World leaders are trying to agree on global challenges during the COP24 climate conference in the Polish city of Katowice. But besides making plans, plans must also be implemented. This is starting to happen at the international level. Climate and water resilient cities were leading themes in Katowice, concludes NWP’s Edyta Wisniewska in her blog from her native soil.
"As Dutch Prime Minister Mark Rutte made perfectly clear at the opening of the COP24 on 3 December, "The urgency of fighting and adapting to climate change has in no way diminished. And neither has the undeniable fact that climate change affects us all." Prime Minister Rutte launched the Dutch Fund for Climate and Development (DFCD), a special EUR 160 million fund for climate and development to help developing countries become more resilient. During the high level Global Commission on Adaptation (GCA) event in Katowice, the Dutch Minister of Infrastructure and Water Management and GCA Commissioner Cora van Nieuwenhuizen stressed the fact that raising awareness is key for accelerating action and support for climate adaptation."
"Climate adaptation is of the utmost importance, especially in urban areas. More people live in cities nowadays than in rural areas. The concentration of people and assets means that the impact of natural disasters and a changing climate on society and the economy can be devastating. While national leaders often struggle with protracted negotiations, city leaders have started working on concrete projects."
"So in Katowice there was every reason to hold the dedicated Urban Day, co-organised by the Netherlands Water Partnership (NWP), on 8 December. It featured high level speakers including Elena Visnar-Malinovska (European Commission), Diane d’Arras (International Water Association), Barney Dickson (Global Center on Adaptation) and Torgny Holmgren (Stockholm International Water Institute). From the Dutch side, contributions were made by Henk Ovink, Special Envoy for International Water Affairs, and Menno Holterman, chairman of the Amsterdam International Water Week (AIWW)."
"Urban Day showed the widely shared belief that cities should share more knowledge and experience with each other. IWA President Diane d’Arras underlined the importance of supporting cities to achieve water related Sustainable Development Goals (SDGs) and the Paris Climate agreements more quickly. This could be done through sharing a common language that strengthens City to City learning and implementing projects with multiple stakeholders."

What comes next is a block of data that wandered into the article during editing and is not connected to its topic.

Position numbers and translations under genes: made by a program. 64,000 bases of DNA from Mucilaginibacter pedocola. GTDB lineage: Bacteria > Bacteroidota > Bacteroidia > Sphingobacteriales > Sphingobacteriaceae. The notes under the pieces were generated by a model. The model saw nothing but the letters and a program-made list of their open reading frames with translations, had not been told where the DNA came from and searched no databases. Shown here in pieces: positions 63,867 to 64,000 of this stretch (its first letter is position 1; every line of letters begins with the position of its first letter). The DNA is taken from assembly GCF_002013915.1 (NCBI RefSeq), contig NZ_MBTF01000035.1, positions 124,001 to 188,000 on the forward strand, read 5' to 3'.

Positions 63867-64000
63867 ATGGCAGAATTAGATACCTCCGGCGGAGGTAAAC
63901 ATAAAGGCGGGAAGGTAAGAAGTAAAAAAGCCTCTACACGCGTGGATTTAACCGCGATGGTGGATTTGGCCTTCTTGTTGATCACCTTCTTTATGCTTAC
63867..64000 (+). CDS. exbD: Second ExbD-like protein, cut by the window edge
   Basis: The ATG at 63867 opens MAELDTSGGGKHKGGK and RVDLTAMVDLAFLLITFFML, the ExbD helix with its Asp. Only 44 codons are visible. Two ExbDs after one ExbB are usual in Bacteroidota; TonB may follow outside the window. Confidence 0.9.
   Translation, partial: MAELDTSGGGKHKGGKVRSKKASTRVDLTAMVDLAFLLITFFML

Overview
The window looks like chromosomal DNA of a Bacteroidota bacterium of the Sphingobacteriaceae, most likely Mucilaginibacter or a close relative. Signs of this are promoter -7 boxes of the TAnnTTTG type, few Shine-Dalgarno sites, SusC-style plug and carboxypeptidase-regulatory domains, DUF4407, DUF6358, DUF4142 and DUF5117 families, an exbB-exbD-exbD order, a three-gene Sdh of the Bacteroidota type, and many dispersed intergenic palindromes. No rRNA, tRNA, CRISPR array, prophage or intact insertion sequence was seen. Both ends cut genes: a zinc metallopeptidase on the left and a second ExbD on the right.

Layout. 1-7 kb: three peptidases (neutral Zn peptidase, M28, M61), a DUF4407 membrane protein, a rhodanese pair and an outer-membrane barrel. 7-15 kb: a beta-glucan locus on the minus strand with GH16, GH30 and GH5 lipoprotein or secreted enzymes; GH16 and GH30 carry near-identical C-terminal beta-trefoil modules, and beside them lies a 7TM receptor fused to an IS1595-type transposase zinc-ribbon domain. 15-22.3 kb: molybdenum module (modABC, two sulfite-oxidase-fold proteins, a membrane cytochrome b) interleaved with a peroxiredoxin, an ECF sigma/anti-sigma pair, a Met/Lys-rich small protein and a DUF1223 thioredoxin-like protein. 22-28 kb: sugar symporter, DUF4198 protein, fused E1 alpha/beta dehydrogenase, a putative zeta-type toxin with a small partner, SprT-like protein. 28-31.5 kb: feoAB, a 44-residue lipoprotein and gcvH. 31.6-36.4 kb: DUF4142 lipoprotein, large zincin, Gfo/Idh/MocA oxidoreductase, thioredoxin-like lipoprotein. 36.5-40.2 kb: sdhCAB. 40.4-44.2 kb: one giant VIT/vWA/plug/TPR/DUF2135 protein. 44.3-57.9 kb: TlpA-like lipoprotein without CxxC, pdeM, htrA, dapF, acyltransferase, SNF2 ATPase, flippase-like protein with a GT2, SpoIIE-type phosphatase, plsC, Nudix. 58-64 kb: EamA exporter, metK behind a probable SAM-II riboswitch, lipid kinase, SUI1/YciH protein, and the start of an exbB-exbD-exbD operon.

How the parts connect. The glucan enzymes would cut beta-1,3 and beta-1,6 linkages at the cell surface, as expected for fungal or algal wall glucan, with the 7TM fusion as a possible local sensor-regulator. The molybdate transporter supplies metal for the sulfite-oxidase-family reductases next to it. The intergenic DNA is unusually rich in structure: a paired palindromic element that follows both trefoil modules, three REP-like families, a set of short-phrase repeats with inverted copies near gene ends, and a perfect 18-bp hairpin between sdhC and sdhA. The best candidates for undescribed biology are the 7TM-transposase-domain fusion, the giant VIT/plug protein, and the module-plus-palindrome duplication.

"Luckily this is not only necessary, but it is actually happening. The best example, here in Poland, is the 44MPA project that aims to develop urban adaptation plans for 44 cities in Poland with more than 100,000 inhabitants. 44MPA identifies the water sector as key in successfully implementing climate adaptation measures. The project is recognised by the EU as exceptional because of its replicable, scalable and adaptive methodology. It will enter the implementation phase in all 44 cities in 2019. This is highly impressive and the project rightly got a lot of attention in Katowice. 44MPA involved a strong Dutch component. The Dutch design and consultancy firm Arcadis is part of a consortium that won the tender for this big project. All the partners involved are underlining the necessity of involving businesses, knowledge institutions, NGOs, national, regional and local level authorities, as well as international cooperation as fundamental to achieving resilient urban transition."
"A second example of a project with an important Dutch component is the River Warta development project in the city of Poznan. Follow-up discussions on funding were held this week. Several financial institutions are involved and it is looking good. NWP has put much effort in this project in recent years on behalf of the Dutch Government’s Partners for Water Programme and the Dutch consortium partners."
"Further, Polish and Dutch organisations started to collaborate on developing holistic concrete actions for ‘climate adaptive cities’ as a first step towards a European Urban Water Partnership. The city leaders of Wroclaw, Breda and Zwolle expressed this in a Letter of Intent, signed during Urban Day. A key element in the cooperation is ‘learning by doing’ under the motto: ‘cities for climate changing together now!’
Speaking of sharing, I found it striking how many companies are present in Katowice. We had called on the private sector during the AIWW Summit on 15 November in Rotterdam. The involvement of the private sector is key, and a concerted effort and combining all available resources is a must!"
"COP24 proved that true progress has been made, especially when it comes to urban climate adaptation. A strong foundation with concrete plans has been laid and implementation is now within reach. We can really get started in 2019. I am counting on the fact that in eleven months’ time, during the Amsterdam International Water Week - starting 4 November - we will conclude that we have taken big steps."